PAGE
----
just isn't as intrigueing as I thought it would be.>>

          yup, yup and yup.

          <<And finally -- John Wall. I've had Fractuur for a while,
          which in fact is his latest release, and this week I got
          Alterstill (the release before Fractuur). JW is a very
          fascinating artist, and I'm a bit surprised people doesn't
          talk more about his music. For those who doesn't know, he
          picks/samples fragments of Other Peoples Records(TM) (they
          are all mentioned in the notes...Parmegiani, This Heat, John
          Zorn & Co. etc. etc.), and puts them together with great
          skill to form autonomous pieces of outstanding music. It all
          sounds quite acoustic (violins, pianos, bass etc.) and he
          mixes repetition of certain motifs with constant change --
          either in the background or in the foreground or inbetween
          -- and there's always something happening. Kind of remains
          me of the way Parmegiani structures some of his work,
          although the sound world/material is quite different. Highly
          Recommended (personally I prefer Fractuur over Alterstill,
          but that's perhaps because I've listened more to the former
          than to the latter?).>>

          no, fractuur is more developed and fluid. wall just keeps improving; his first
          record, fear of gravity, is much more about cutups and less interesting than
          the latter two. fractuur is one of the most accomplished records to come out
          in the last few years. fans of fractuur should check out the martin tetreault
          record on audioview. it's a similar concept and also superb.

          Jon
        • Sean Cooper
          ... hmmm, too bad. the cd will be of pieces dating from the 60s and 70s. one for completists, i imagine. as if he s stopped producing new music... sc
          Message 4 of 12 , Aug 13, 1998
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            > Bayle is great. Also try to find Erosphere if you can. I've enver understood
            > why more people don't talk about the INA-GRM stuff. By the way, there's
            > supposedly a new Parmegiani disc coming out on Plate Lunch. Check out their
            > new web site: www.platelunch.com.

            hmmm, too bad. the cd will be of pieces dating from the '60s and '70s. one
            for completists, i imagine. as if he's stopped producing new music...

            sc
          • Tom Ewing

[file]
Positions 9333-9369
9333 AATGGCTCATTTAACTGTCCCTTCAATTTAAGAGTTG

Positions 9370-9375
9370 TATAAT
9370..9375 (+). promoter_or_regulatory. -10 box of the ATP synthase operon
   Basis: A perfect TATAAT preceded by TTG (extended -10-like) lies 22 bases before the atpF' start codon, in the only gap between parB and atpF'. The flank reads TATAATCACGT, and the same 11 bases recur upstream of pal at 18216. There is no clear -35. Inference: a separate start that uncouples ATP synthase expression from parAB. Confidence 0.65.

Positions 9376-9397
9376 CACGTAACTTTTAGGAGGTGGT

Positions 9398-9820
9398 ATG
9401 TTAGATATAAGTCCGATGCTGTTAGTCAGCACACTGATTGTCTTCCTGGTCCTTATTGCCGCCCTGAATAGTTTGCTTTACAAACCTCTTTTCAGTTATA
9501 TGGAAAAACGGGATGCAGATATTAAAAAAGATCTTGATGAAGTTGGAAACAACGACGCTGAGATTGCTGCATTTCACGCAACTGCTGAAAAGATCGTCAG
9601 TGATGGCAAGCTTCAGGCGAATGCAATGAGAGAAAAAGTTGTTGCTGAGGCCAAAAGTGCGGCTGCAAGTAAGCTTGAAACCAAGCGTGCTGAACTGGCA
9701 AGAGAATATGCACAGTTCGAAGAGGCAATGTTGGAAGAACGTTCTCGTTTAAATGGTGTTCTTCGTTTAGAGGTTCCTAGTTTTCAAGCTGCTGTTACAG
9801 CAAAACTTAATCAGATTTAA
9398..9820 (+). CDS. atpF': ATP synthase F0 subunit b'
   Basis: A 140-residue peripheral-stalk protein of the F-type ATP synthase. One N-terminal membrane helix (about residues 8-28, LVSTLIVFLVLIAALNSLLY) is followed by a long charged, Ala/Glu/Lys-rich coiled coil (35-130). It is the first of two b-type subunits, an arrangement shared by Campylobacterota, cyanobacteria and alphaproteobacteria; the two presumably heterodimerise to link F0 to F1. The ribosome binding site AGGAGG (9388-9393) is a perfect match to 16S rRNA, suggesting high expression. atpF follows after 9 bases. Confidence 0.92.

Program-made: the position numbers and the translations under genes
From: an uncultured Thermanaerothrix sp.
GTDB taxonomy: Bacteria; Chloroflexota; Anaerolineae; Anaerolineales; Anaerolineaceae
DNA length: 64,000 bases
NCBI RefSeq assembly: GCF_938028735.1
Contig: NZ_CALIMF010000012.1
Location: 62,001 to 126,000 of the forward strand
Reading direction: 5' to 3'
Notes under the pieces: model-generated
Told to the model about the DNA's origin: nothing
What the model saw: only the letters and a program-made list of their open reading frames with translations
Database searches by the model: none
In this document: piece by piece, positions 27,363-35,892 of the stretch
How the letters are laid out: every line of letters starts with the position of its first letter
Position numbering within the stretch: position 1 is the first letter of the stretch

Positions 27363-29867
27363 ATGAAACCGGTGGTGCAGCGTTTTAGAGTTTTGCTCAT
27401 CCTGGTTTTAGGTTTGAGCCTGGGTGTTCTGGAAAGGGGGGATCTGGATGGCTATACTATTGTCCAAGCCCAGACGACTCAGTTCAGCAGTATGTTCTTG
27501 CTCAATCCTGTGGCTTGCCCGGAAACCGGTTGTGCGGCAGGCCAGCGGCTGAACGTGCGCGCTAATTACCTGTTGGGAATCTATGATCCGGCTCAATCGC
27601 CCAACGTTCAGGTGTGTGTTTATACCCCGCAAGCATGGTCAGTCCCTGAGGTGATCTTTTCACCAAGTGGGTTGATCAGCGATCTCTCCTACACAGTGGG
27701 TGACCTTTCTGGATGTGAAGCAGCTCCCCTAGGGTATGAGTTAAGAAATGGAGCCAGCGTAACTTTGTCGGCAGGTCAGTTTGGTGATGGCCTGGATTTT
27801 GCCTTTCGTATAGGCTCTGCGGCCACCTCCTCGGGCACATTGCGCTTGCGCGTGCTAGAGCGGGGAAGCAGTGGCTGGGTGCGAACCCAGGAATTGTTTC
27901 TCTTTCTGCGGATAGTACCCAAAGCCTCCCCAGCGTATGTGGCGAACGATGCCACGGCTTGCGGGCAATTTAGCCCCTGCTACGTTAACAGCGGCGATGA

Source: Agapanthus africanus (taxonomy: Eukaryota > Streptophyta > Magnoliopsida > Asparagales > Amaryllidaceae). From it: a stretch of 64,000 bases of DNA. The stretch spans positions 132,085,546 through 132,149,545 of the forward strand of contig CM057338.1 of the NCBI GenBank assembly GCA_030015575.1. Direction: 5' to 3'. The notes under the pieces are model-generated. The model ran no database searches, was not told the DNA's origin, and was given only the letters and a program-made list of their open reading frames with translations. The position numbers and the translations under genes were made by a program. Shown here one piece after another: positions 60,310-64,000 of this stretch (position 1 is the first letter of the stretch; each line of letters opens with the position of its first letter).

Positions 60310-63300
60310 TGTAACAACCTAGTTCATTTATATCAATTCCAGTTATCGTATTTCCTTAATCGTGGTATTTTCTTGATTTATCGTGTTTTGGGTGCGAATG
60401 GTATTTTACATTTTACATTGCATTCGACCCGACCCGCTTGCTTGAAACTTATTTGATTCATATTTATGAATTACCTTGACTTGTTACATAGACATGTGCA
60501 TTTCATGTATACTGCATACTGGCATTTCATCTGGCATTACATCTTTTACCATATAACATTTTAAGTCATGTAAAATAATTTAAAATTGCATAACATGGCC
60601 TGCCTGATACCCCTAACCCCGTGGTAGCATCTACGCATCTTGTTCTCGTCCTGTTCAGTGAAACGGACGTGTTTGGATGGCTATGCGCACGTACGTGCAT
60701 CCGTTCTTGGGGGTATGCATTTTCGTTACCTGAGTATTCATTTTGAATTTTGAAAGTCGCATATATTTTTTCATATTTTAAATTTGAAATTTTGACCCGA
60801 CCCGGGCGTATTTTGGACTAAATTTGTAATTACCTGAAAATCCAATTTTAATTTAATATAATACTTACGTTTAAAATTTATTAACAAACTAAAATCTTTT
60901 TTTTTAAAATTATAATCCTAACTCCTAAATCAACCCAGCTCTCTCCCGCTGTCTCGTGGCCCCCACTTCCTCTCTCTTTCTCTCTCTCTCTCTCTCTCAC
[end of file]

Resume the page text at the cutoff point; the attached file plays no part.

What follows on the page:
... All very well to say that so airily, but I find it s pretty much impossible to treat language as just sound, though obviously focussing solely on the
            Message 5 of 12 , Aug 13, 1998
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              Oeivind Idsoe wrote:

              > I also bought Tricky's (remember him?) latest yesterday --
              > Angels With Dirty Faces --, and I must say I like it quite a
              > bit. His raw sense of rhythm and sound, and the way he cuts
              > and pastes all kinds of musical sources (blues, hip hop,
              > fast d&b'y, dirty symphonics etc.) together with his
              > s/blurry voice gives the music a sense of flow that I find
              > particularly attractive. Of course, the music is in no way
              > cheerful or happy or anything, and his lyrics sometimes gets
              > a bit self-indulgent (just treat Voice as just another
              > instrument and you'll be fine)

              All very well to say that so airily, but I find it's pretty much
              impossible to treat language as 'just' sound, though obviously focussing
              solely on the lyrics doesn't get you anywhere. The point remains - they
              are irritating, and for me they detract from the music. Which is probably
              why I like the 'Divine Comedy' 12" a lot more than anything on the album
              proper: his misanthropy/rage finds a more understandable focus there,
              plus he raises his game musically too.

              > Then there's a collaborative project between Achim
              > Wollscheid and Asmus Tietchens on the Staalplaat label. The
              > latter has remixed'/ reconstructed sounds/music by the
              > former, and although I haven't had the chance to listen to
              > this CD so much yet, it seems like a fine piece of intimate
              > minimalism -- had Bachelard been alive yet he could probably
              > have used it as an example in his beautiful book Poetics of
              > Space.

              Whaddacoincidence, I just bought that very book. Too busy to actually
              *read* it, mind you. Anyway, thanks for the recommendation, I'd been
              meaning to get some stuff by Tietchens.